The Israel Air Force is preparing to face dozens of enemy drones and cruise missiles in the next conflict, Brig.-Gen. Shahr Shohat, head of the Air Defense Command, said during a security conference in Tel Aviv on Monday.
Speaking at a conference hosted by the Institute for National Security Studies, called Air Defenses in the Modern Era, Shohat laid out the new threats to Israeli security, and spoke of an "intensive arms race" unfolding in the region, as demonstrated by Israel's interception of an Iranian weaponsshipment last week that was intended to reach the Gaza Strip.
New weapons systems are arriving in the northern and southern sectors, Shohat said, referring to Lebanon and Gaza. This will allow terrorist organizations to fire more rockets, as well as GPS-guided projectiles, making the task of defending Israel's air space more complex, he added.
Terrorist organizations in Gaza fired 1500 rockets in one week during Operation Pillar of Defense in 2012, he noted, which represents a 33 percent rise in the amount of projectiles fired in the same period of time during the 2006 Second Lebanon War.
"In the next war, we will face tens of thousands of rockets of all types, and dozens of drones, from both sectors," he added.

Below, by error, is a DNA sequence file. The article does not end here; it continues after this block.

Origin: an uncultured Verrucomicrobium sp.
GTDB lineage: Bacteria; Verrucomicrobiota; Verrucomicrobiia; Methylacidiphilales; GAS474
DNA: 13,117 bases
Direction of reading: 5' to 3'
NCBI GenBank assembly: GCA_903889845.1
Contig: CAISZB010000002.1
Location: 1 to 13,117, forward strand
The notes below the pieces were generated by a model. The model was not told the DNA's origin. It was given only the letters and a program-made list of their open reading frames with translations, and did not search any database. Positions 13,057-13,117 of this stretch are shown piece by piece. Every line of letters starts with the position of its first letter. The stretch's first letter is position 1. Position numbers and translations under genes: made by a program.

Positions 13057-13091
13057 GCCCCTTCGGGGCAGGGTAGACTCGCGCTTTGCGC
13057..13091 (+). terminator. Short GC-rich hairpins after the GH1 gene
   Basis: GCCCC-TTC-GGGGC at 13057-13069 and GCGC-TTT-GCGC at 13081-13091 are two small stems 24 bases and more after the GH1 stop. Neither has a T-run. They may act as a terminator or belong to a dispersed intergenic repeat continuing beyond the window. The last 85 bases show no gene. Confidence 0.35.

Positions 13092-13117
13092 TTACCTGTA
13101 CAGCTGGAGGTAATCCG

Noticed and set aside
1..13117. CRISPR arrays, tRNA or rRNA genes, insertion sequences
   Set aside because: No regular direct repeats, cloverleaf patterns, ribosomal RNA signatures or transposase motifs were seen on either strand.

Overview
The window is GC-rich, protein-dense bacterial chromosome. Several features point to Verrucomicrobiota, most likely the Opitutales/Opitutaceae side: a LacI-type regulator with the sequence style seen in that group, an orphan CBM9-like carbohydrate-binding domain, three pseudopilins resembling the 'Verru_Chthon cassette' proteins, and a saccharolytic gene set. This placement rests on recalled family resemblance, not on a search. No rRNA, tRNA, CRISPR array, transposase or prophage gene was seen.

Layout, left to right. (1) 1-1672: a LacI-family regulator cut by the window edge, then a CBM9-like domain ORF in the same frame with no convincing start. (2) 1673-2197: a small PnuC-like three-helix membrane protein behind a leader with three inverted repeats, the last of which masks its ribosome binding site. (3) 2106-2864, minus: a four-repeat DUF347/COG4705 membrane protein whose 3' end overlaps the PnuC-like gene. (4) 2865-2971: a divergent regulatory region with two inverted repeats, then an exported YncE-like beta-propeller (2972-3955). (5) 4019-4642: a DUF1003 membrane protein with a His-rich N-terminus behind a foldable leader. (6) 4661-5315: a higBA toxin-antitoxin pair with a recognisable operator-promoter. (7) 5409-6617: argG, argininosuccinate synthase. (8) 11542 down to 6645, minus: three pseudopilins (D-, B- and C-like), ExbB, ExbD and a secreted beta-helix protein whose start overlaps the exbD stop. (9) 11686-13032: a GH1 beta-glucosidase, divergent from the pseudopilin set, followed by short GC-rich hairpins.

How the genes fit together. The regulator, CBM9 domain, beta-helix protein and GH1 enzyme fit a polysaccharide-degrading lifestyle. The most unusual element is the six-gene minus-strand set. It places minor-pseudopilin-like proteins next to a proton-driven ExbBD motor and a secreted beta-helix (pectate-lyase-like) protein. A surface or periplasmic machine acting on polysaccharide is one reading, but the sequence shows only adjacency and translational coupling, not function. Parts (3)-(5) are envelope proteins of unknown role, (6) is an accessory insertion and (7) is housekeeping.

To meet the challenge, the IDF is creating a multi-layered air defense system that will cover Israeli air space, and be able to block a variety of aerial threat. But, he added, overt and covert efforts must also be made to prevent terror groups from arming themselves and attacking.
Shohat said cooperation with the United States military, which he described as deep and intensive, represents a crucial layer of defense.
This cooperation is based on joint training, information sharing, and discussing joint operational concepts, he added.
"In the coming months, the annual drill with the US will be held, and this also finds expression in the field of intelligence and technology," Shohat stated.
Israel's air defenses have earned an international reputation for their effectiveness, he continued, citing a track record that includes the interception of hundreds of rockets and the downing of more than 90 hostile aircraft.
"We are seeing great interest from other militaries interested in learning from us. I struggle to imagine the city of Ashkelon without the successful interception of five rockets a number of months ago.
The same is true for Eilat. These interceptions occurred without prior warning. There is no hermetic defense, and in the moment of truth, we will have to deal with [rocket] fire. We will minimize damage to the home front in order to maintain our daily life," he concluded.